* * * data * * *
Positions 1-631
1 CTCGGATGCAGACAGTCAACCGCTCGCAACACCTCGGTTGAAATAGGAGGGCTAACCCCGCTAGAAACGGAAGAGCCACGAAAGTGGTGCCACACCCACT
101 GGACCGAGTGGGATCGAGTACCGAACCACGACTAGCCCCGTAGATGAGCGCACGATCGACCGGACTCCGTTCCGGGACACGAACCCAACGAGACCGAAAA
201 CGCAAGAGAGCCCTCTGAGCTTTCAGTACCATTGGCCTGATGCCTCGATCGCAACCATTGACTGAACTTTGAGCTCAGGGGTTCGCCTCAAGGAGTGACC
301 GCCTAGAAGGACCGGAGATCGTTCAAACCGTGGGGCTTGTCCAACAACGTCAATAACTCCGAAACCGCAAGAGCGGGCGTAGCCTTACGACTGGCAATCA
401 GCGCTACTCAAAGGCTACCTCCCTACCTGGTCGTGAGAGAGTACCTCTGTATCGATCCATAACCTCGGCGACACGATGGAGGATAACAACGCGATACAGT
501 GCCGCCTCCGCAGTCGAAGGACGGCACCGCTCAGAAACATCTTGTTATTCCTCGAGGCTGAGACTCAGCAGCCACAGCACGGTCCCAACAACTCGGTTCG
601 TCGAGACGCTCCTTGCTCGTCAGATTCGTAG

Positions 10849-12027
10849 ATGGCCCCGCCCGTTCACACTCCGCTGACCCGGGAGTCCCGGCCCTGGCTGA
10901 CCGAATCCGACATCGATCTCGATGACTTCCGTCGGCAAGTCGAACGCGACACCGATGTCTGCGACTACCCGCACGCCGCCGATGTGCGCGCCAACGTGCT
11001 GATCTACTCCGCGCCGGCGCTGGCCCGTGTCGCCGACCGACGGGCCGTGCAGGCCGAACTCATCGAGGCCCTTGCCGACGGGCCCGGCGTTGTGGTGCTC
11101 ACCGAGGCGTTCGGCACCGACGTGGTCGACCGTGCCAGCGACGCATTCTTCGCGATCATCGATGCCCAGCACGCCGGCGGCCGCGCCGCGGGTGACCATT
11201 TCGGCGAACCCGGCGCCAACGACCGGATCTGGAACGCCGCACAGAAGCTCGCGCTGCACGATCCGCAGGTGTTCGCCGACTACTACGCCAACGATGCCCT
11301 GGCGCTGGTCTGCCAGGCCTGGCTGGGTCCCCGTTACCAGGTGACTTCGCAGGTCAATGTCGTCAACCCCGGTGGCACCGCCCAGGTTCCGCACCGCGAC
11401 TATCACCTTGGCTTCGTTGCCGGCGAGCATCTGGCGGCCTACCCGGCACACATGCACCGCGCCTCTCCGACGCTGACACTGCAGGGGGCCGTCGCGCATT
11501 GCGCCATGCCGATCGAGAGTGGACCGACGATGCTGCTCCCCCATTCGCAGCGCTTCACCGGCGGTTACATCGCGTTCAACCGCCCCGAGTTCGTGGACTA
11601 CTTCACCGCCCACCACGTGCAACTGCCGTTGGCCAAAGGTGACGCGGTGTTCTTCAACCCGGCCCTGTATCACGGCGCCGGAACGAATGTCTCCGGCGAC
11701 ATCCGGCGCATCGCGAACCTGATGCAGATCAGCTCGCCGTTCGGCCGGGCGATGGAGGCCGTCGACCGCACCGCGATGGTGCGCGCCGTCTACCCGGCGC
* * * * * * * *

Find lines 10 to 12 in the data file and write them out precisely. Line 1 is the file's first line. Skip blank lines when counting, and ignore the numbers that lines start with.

10849 ATGGCCCCGCCCGTTCACACTCCGCTGACCCGGGAGTCCCGGCCCTGGCTGA
10901 CCGAATCCGACATCGATCTCGATGACTTCCGTCGGCAAGTCGAACGCGACACCGATGTCTGCGACTACCCGCACGCCGCCGATGTGCGCGCCAACGTGCT
11001 GATCTACTCCGCGCCGGCGCTGGCCCGTGTCGCCGACCGACGGGCCGTGCAGGCCGAACTCATCGAGGCCCTTGCCGACGGGCCCGGCGTTGTGGTGCTC